India’s first Grandmaster and former world champion, Viswanathan Anand, recently lost a world championship match against of Norway. Chess is a young person’s game, requiring mental plasticity and physical energy. Although Anand has no plans to retire, he turns 46 in December. This match may have been his last realistic chance at regaining the world title.
The Chennai resident has the unique distinction of having won and defended the title successfully in three different formats. He first challenged(unsuccessfully) way back in 1995, when Carlsen was four years old. At that time, India had just two (the highest title in chess). There are now 36 Indian Grandmasters, eight women GMs and 60 International Masters. At the Tromso Olympiad in August this year, the Indian men’s squad won the bronze medal in the Open section where 172 nations were competing. The women’s team was also in the running for medals though it ultimately came tenth.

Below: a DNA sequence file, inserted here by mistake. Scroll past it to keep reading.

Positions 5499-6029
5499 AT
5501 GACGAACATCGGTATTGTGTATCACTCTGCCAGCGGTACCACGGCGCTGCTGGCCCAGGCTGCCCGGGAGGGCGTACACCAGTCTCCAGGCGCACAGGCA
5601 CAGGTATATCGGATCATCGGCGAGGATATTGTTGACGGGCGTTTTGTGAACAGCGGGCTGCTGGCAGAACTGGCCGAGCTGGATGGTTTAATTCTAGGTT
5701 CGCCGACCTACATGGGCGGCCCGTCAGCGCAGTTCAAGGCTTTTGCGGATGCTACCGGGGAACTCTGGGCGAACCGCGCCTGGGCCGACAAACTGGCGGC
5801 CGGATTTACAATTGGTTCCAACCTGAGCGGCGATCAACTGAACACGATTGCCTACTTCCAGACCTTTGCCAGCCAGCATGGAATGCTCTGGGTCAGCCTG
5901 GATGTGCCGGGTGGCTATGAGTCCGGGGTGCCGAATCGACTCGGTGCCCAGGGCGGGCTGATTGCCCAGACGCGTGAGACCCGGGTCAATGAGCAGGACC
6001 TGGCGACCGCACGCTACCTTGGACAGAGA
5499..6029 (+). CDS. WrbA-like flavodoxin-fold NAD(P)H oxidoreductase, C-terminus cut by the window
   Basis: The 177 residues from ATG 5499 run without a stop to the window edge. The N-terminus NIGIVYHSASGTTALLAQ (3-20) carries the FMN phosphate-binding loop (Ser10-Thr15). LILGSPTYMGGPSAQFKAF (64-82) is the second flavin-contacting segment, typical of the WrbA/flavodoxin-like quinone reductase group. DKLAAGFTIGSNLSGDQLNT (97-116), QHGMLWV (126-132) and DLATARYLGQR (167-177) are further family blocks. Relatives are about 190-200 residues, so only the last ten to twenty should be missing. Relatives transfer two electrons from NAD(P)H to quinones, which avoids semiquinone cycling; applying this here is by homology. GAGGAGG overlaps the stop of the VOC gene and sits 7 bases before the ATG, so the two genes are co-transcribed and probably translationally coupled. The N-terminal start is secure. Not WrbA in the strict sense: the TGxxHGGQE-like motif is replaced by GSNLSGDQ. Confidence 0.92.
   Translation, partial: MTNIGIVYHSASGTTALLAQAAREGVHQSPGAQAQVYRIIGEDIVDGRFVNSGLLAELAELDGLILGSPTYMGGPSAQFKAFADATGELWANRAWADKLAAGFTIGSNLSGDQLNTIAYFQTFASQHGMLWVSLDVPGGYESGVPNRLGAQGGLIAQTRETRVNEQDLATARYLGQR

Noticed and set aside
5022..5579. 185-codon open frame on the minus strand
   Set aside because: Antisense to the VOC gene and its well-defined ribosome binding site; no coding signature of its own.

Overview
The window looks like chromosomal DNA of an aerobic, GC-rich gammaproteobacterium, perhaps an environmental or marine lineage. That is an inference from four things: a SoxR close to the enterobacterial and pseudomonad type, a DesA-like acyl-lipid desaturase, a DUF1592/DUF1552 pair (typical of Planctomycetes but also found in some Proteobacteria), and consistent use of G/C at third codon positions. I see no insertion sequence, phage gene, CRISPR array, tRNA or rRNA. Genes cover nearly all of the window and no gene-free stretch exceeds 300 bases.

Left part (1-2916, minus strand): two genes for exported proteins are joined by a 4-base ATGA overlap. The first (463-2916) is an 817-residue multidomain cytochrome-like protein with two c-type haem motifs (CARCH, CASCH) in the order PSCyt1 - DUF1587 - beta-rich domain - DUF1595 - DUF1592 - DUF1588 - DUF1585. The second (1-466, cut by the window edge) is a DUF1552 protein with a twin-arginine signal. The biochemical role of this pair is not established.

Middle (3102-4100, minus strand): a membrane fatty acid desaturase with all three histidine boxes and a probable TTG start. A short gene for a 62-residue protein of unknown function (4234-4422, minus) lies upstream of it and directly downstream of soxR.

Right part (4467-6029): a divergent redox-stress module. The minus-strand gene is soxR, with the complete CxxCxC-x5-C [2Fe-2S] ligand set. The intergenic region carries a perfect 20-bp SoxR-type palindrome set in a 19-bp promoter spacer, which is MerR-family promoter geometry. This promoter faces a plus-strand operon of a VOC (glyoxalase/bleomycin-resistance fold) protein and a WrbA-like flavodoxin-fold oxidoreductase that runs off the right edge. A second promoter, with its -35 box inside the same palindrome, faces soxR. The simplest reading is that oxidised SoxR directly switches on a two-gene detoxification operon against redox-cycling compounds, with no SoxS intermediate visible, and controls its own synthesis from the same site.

Koneru Humpy has been a challenger for the world women’s title. At world junior, and age-group levels, many Indians have won medals. At thein Durban in September for instance, Indians picked up six medals, including two golds. This was the largest haul by any country. The chess pyramid also has a broad base. India has the largest active chess population with over 43,000 players registered as having played a tournament in the last 12 months. The vast majority of those players are young and many are still in school.
Remarkably, this happened without much government support or recognition. If ever an individual could be said to have inspired an entire sporting movement, Anand did. Chess is perceived to be a healthy intellectual exercise largely because Anand coupled stunning success to his own brand of unassuming sportsmanship. The internet-infotech revolution was a force multiplier. The game has always fascinated mathematicians and programmers: information theorist Claude Shannon calculated that the number of possible positions exceeds the number of atoms in the universe. This makes it difficult to programme the search or prune the process for finding good moves. By the mid-1990s, Moore’s Law (computer power doubles roughly every three years) helped make a dent in the necessary massive calculations. That turned chess programmes and databases into world beaters. The internet also made it possible to play strong, geographically-dispersed opposition. Strong engines and online play have helped talented Indians hone their skills in ways that earlier generations could not.